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‘Power of the Dog’ Trailer: Jane Campion Returns to Filmmaking for First Feature in 12 Years

Starring Benedict Cumberbatch, Kirsten Dunst, and Jesse Plemons, the literary adaptation debuts in select theaters November 17, then Netflix on December 1.

Benedict Cumberbatch as a Montana rancher in “The Power of the Dog.”


Thomas Savage’s 1967 novel “The Power of the Dog” is regarded in literary circles as one of those lost classics that didn’t get its due at the time, but is primed for reconsideration. Filmmaker Jane Campion is about to bring this scorching tale of two brothers, and the widow and her son who upend their sleepy but repressed life on a Montana ranch, to a massive global audience with the Netflix release of her film version. Below, watch the trailer for the movie before it heads to the Venice and New York film festivals this fall.

The cast features Kirsten Dunst, Jesse Plemons, Benedict Cumberbatch, Kodi Smit-McPhee, Thomasin McKenzie, Frances Conroy, and Keith Carradine. Here’s the synopsis shared by the New York Film Festival:

“Campion reaffirms her status as one of the world’s greatest — and most gratifyingly eccentric — filmmakers with this mesmerizing, psychologically rich variation on the American western. Adapted from a 1967 cult novel by Thomas Savage that was notoriously ahead of its time in depicting repressed sexuality, ‘The Power of the Dog’ excavates the emotional torment experienced at a Montana cattle ranch in the 1920s. Here, melancholy young widow Rose (Kirsten Dunst) has come to live with her sensitive new husband, George (Jesse Plemons), though their lives are increasingly complicated by the erratic, potentially violent behavior of his sullen and bullying brother, Phil (Benedict Cumberbatch), whose mistrust of both Rose and her misfit son (Kodi Smit-McPhee) leads to tragic consequences. Mirroring the unpredictable story turns, Campion crafts a film of unexpected cadences and rhythms, and her daring is matched every step of the way by her extraordinary, fully immersed cast and a mercurial, destabilizing score by Jonny Greenwood.”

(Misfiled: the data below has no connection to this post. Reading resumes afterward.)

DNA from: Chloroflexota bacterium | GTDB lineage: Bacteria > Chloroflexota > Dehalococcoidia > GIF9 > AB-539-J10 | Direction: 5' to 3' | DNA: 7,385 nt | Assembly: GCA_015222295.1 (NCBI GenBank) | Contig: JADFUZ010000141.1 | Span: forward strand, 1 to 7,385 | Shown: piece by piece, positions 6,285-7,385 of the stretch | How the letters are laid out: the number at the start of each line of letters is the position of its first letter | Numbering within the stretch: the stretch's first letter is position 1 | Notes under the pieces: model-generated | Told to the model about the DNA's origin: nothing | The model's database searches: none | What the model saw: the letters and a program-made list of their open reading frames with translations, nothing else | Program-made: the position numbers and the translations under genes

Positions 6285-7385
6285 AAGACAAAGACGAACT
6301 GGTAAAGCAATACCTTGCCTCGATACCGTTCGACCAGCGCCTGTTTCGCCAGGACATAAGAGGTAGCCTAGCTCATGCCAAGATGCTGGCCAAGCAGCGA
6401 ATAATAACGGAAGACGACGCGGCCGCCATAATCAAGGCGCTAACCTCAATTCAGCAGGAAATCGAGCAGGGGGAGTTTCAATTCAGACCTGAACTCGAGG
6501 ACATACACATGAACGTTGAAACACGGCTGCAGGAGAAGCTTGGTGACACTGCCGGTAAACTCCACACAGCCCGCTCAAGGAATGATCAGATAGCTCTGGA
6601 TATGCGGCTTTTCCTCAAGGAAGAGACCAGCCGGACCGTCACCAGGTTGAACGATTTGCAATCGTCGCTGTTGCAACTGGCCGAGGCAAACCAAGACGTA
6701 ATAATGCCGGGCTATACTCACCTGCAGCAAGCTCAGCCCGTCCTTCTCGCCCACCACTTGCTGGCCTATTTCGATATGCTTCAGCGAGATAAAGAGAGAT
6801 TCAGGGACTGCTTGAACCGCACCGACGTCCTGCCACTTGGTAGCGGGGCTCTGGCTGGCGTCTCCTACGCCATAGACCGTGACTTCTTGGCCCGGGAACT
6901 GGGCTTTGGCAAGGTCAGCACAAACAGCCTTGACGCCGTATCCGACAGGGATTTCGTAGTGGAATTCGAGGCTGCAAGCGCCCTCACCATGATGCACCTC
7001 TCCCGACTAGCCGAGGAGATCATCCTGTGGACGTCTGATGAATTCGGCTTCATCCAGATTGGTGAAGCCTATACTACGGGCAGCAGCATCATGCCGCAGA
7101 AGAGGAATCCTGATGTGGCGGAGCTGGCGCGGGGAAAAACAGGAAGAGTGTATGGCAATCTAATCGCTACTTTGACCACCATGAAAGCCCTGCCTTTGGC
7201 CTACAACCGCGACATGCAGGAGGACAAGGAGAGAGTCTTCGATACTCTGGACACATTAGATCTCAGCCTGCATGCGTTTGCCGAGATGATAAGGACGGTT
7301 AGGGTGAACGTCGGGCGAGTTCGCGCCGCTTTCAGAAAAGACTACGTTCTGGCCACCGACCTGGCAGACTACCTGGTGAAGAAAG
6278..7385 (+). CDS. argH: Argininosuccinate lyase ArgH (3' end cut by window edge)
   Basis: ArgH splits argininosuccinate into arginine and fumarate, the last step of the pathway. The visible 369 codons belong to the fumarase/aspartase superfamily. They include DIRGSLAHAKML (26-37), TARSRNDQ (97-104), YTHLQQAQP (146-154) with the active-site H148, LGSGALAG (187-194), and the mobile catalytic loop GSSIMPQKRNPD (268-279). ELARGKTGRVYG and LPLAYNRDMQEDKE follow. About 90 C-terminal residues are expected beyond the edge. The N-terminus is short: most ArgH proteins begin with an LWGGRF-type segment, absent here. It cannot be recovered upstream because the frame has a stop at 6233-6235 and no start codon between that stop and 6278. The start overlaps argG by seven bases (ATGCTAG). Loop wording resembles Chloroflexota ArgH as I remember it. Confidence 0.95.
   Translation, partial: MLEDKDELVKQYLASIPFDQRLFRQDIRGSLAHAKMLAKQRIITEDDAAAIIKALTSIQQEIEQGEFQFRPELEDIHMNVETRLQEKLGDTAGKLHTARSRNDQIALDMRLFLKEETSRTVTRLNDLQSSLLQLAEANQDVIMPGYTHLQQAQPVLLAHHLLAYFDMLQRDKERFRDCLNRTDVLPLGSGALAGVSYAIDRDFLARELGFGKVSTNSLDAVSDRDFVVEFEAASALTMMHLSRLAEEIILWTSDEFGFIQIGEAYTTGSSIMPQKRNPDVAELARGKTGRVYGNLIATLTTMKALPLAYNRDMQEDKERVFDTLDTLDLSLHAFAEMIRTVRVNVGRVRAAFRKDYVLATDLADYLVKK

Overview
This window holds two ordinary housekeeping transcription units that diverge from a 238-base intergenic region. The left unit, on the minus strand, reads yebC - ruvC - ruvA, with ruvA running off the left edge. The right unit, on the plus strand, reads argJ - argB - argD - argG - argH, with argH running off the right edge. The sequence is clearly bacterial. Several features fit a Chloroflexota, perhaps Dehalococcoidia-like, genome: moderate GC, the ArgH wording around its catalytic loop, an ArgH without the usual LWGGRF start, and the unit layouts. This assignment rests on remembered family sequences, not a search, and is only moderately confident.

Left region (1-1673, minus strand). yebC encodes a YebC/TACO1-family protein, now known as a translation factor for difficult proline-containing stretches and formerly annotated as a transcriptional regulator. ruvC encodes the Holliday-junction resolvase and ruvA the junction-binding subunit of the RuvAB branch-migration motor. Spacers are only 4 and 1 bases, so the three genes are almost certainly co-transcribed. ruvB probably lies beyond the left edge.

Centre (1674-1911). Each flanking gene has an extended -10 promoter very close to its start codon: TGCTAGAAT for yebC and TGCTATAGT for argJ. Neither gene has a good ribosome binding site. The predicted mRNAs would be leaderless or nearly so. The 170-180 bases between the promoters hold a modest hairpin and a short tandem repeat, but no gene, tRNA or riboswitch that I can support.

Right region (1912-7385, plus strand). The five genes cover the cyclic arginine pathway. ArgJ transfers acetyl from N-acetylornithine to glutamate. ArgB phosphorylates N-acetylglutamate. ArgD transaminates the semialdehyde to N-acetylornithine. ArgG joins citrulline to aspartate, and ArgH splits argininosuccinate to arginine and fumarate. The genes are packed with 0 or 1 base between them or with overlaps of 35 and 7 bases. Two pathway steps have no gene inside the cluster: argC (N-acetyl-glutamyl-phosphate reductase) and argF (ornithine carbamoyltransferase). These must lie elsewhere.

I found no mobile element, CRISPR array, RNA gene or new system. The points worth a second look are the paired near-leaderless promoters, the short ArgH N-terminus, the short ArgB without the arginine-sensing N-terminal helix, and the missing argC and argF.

Campion’s last feature film was more than a decade ago, with 2009’s “Bright Star.” But since then, she’s directed television, including the miniseries “Top of the Lake” and the followup “Top of the Lake: China Girl.” Her 1993 classic “The Piano” made her the first and only female director to win the Palme d’Or, Cannes’ top prize, until this year when Julia Ducournau won for “Titane.” For “The Piano,” Campion also won the Best Original Screenplay Academy Award. This year, she could be up in the Adapted race for “Power of the Dog.”

Netflix releases “The Power of the Dog” in select theaters following its festival run on November 17 followed by a streaming debut on Netflix.

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